Thursday, 14 March 2024 17:06

EU Launches Probe into AliExpress Over Illegal Content Concerns

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The European Union has initiated a formal investigation into the Chinese e-commerce platform AliExpress, targeting potential violations related to illegal and explicit content. This move underscores the EU's intensified scrutiny over the digital practices of tech giants, particularly in the realm of generative artificial intelligence.

Investigating Compliance with the Digital Services Act

The European Commission announced on Thursday that it would conduct an investigation into AliExpress, a subsidiary of Alibaba Group, for possibly breaching the Digital Services Act (DSA). This legislation mandates more rigorous efforts from online platforms to eliminate illegal and harmful products from their offerings. The probe aims to assess AliExpress's adherence to DSA stipulations regarding risk management, content moderation, advertising transparency, trader traceability, and data accessibility for researchers.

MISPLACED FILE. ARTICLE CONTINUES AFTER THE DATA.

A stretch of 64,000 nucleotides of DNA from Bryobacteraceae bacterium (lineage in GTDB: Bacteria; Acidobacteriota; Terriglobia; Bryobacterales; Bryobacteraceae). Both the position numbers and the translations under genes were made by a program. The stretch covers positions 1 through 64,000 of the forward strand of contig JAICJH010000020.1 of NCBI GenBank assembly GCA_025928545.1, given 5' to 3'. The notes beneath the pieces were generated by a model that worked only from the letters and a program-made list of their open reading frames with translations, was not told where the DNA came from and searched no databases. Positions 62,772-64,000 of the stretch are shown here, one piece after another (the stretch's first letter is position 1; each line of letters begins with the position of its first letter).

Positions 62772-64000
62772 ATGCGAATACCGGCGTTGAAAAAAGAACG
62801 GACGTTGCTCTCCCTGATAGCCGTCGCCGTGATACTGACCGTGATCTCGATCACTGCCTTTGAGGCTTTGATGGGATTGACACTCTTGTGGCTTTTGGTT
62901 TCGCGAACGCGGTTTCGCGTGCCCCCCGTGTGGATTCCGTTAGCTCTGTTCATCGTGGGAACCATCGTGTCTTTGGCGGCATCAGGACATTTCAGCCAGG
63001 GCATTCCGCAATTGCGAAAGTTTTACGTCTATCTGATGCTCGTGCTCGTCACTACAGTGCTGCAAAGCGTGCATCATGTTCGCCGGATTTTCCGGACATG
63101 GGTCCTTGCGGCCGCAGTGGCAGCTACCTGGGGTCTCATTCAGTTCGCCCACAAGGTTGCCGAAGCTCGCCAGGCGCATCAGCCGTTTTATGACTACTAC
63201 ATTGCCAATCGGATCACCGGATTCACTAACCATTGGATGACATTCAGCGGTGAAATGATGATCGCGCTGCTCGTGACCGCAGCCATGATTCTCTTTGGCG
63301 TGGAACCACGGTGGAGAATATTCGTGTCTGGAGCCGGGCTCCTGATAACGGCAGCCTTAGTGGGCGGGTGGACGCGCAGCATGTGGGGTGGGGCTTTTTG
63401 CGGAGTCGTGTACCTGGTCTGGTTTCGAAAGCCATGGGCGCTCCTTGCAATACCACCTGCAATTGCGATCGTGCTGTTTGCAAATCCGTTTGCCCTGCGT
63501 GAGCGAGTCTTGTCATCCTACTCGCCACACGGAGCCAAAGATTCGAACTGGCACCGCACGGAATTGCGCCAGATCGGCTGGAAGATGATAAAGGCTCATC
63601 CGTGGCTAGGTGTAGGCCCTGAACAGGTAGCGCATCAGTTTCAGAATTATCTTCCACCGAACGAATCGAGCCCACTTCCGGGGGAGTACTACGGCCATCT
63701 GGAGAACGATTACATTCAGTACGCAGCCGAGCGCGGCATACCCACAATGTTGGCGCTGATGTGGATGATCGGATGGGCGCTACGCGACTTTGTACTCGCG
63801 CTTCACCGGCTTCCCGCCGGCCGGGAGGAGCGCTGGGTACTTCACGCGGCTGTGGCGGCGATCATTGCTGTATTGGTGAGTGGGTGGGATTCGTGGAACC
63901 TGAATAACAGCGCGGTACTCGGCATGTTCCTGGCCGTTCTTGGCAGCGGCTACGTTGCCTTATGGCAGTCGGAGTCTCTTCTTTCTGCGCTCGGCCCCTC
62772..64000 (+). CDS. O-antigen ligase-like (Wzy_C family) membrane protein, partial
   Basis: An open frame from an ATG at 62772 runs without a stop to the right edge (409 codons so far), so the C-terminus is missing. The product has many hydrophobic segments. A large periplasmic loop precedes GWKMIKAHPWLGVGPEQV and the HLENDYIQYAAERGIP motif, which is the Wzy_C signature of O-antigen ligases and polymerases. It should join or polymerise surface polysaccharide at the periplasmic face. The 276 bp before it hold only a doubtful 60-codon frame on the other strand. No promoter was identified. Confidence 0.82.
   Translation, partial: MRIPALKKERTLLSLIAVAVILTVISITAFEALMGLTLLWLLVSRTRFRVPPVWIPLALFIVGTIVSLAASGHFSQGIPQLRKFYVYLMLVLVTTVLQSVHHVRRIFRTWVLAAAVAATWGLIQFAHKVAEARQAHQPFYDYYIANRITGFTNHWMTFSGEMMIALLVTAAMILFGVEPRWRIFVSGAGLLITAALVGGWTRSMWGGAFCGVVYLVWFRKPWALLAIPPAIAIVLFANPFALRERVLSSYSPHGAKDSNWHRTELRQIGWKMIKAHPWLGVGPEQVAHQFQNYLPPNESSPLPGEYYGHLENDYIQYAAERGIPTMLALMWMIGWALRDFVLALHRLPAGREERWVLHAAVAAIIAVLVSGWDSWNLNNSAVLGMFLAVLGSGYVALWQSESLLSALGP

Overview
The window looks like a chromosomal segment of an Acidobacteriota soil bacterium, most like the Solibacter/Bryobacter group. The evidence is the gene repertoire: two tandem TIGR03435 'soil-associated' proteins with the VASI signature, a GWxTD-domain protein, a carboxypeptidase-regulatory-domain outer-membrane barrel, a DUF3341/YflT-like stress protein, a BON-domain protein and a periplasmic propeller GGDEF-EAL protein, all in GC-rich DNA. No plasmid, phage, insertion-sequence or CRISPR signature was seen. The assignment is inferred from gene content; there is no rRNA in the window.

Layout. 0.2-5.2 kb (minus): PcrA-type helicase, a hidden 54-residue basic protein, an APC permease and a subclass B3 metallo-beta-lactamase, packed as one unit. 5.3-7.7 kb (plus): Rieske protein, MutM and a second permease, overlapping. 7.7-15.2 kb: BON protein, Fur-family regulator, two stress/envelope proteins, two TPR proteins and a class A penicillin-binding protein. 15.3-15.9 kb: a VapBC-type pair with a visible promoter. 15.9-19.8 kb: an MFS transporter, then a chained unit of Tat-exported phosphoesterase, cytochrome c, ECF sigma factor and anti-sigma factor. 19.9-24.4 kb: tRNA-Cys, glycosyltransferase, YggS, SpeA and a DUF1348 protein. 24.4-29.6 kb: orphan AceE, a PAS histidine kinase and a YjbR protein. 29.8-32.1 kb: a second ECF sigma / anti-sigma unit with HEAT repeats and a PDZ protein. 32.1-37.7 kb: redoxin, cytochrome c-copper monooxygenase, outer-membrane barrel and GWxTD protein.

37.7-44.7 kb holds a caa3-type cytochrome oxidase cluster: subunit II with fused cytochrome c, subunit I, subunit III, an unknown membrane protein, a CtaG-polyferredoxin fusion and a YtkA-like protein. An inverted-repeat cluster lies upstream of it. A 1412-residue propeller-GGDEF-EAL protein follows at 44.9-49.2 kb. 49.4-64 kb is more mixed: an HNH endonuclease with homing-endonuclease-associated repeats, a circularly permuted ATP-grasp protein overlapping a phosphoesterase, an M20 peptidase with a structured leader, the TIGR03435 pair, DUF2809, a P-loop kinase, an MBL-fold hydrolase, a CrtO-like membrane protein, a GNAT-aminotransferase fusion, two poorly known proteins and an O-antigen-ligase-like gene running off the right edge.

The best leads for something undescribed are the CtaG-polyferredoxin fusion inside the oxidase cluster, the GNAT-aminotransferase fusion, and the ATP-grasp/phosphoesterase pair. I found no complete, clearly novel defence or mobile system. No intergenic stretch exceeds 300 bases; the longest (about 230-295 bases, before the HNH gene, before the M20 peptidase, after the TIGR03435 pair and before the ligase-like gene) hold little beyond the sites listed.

Addressing a Range of Violations

The European Commission has raised significant concerns over the sale of counterfeit medicines, foods, and dietary supplements, as well as the accessibility of pornographic materials to minors on the AliExpress website. Additionally, the inquiry will explore how AliExpress manages product recommendations and complies with regulations demanding a searchable archive of advertisements on the platform.

The Broader EU Regulatory Landscape

This investigation into AliExpress follows a "request for information" issued to Alibaba Group Holding Limited in November of the previous year, marking the beginning phase of the probe. The EU's Digital Services Act, effective since last August, alongside the Digital Markets Act, represents a comprehensive regulatory approach targeting "very large" tech platforms operating within Europe, enforcing strict compliance requirements. Companies failing to adhere to these regulations face the possibility of fines up to six percent of their global turnover.

The EU's actions against AliExpress signal a broader commitment to regulating the digital space, ensuring that tech companies are held accountable for the content and products available on their platforms. As Thierry Breton, the European Commission's internal market commissioner, emphasized, the Digital Services Act aims to address more than just hate speech, disinformation, and cyberbullying. It's a clear indication that the EU expects tech firms to take greater responsibility for safeguarding users against illegal and harmful materials.